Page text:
Though Emil Mayer, who lived several generations before Bailey, could hardly be described as rough-edged in any sense, he took an equally intense interest in the physical appearance of his photographs. In his case, it wasn’t defacement he was after but rather an intimacy in the way the images meet the eye—a quest that required an attention to process that bordered on perfectionism. And if Mayer wasn’t the unambiguous proto-modernist that the curators of “Emil Mayer: An Intimate Master of Photography,” now on display at the Embassy of Austria, suggest, he nonetheless produced a body of work that merits more than his present obscurity.

Mayer, born in 1871, was a lawyer by trade and a photographer by avocation in Vienna. Though his street photography from the 1910s was well-known in contemporary Viennese photographers’ circles, it has gone largely unremarked for almost a century. Edward Rosser, the Harvard University librarian who curated the retrospective—the first of Mayer’s work in the United States—attributes this state of affairs to several factors, the most important of which was that Mayer’s collection was seized by the Nazis and presumably destroyed shortly after he and his wife, both Jewish, committed suicide following the Anschluss. (A small number of holdings elsewhere survived, and it is these that are on display at the embassy.)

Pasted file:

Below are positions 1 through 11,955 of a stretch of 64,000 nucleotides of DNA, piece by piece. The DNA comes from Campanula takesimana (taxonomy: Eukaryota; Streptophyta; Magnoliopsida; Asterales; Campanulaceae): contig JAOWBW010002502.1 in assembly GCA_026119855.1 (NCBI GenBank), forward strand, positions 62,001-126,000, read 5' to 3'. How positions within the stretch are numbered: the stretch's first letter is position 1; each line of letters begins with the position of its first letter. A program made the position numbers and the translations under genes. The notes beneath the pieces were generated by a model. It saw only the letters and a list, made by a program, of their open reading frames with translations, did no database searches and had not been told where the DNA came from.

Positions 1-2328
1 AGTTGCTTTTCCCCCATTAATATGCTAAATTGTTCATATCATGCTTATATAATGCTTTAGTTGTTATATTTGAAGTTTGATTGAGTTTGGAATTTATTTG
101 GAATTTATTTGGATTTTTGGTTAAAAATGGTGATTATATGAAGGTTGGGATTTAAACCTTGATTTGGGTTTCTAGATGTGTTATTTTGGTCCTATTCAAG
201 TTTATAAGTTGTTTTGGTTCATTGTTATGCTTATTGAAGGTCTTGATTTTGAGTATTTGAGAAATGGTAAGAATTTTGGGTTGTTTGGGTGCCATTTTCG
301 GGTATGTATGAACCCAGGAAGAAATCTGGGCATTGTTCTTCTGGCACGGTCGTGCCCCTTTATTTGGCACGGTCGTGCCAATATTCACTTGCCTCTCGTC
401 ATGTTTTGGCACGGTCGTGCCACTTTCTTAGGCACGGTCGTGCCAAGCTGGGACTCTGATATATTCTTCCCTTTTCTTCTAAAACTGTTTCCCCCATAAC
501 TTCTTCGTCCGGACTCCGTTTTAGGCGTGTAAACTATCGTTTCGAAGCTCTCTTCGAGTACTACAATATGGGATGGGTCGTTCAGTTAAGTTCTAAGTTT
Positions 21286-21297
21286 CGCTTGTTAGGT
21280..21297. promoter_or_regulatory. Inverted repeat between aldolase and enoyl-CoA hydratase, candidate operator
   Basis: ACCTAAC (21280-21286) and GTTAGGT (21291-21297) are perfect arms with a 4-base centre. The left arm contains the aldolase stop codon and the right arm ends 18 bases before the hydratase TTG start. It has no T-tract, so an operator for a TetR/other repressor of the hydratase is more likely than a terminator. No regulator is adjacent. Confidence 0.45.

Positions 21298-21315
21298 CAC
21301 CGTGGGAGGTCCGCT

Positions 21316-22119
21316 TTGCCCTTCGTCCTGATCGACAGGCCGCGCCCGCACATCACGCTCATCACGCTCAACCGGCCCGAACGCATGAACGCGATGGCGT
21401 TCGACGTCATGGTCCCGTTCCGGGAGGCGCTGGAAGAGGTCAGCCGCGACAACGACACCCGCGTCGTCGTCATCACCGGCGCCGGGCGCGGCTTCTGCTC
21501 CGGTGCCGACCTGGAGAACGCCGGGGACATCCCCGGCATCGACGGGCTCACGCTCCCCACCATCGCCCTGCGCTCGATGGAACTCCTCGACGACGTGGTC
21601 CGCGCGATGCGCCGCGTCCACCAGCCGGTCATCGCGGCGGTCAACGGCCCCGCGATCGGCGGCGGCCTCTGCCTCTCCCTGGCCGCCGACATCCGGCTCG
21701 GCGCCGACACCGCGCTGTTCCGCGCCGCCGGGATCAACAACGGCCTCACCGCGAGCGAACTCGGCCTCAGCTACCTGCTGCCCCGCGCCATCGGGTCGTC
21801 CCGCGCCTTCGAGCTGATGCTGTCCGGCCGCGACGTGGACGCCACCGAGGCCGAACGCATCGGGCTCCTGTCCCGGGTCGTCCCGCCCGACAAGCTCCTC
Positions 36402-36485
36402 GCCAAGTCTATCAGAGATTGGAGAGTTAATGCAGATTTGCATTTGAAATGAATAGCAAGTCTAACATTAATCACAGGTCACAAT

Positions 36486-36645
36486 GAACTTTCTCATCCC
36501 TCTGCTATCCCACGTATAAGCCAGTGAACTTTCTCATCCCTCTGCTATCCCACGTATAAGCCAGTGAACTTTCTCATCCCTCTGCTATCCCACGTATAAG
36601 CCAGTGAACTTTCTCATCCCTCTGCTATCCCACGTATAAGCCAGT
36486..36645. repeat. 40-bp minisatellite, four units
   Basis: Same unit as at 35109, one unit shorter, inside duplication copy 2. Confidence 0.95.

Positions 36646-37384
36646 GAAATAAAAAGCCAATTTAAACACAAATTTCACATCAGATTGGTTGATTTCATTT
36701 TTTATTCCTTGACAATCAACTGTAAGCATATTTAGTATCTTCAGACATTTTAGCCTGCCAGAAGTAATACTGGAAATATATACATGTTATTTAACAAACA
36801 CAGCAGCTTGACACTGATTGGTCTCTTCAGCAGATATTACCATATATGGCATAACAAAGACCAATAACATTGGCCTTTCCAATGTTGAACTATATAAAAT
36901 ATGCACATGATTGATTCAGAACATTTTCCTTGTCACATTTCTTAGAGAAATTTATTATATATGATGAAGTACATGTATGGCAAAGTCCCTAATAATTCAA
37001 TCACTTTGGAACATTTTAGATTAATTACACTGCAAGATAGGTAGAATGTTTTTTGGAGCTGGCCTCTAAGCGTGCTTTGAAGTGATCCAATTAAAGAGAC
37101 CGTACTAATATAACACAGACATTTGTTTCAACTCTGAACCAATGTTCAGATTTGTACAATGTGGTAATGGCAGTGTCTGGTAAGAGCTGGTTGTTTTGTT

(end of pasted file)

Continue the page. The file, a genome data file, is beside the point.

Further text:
A more prosaic reason for Mayer’s obscurity is that he was arguably better-known as a technical whiz than as an artist; then, as now, art patrons tended to pay less attention to the techies than the creatives. Specifically, Mayer was an expert, key developer, and champion of the bromoil process, invented in 1904. This laborious technique involved printing, then bleaching, a photograph, then applying multiple layers of oil pigments to bring back a semblance of the original image.

Bromoil prints, which Mayer used for his best work, “look more like etchings or lithographs than like other photographs,” Rosser writes. One reason that Mayer liked the process so much is that it

allowed for almost complete control over the look of the final print. To photographers like Mayer, this was a critical advantage. He could choose from a selection of oil pigments to make prints of any shade or color. By varying the touch of his brush, he could alter the grain of the image; by applying more or less ink, he could make any part of the print darker or lighter.

Mayer used the bromoil process to create his masterwork: Wiener Typen (“Viennese Types”), a collection of roughly 50 street scenes in Vienna. In the embassy’s fastidiously mounted exhibition, punctuated by mini essays by writers and scholars of art and literature, the impact of Mayer’s choice of technique is easy to see. Photographs of cafegoers, postmen, and street vendors are grainy and soft-toned—quiet and calming even when the scene is charged with energy, such as Unfall (“Accident”), in which a group of people are gathered around a fallen horse, or when the mood is more somber, as with the “regular customer” sitting alone in a darkened restaurant window in Stammgast. In Mistbauer (“Garbage Man”), the background is so indistinct it looks positively misty. Often, decades of aging have added a welcome patina of additional toning to the prints.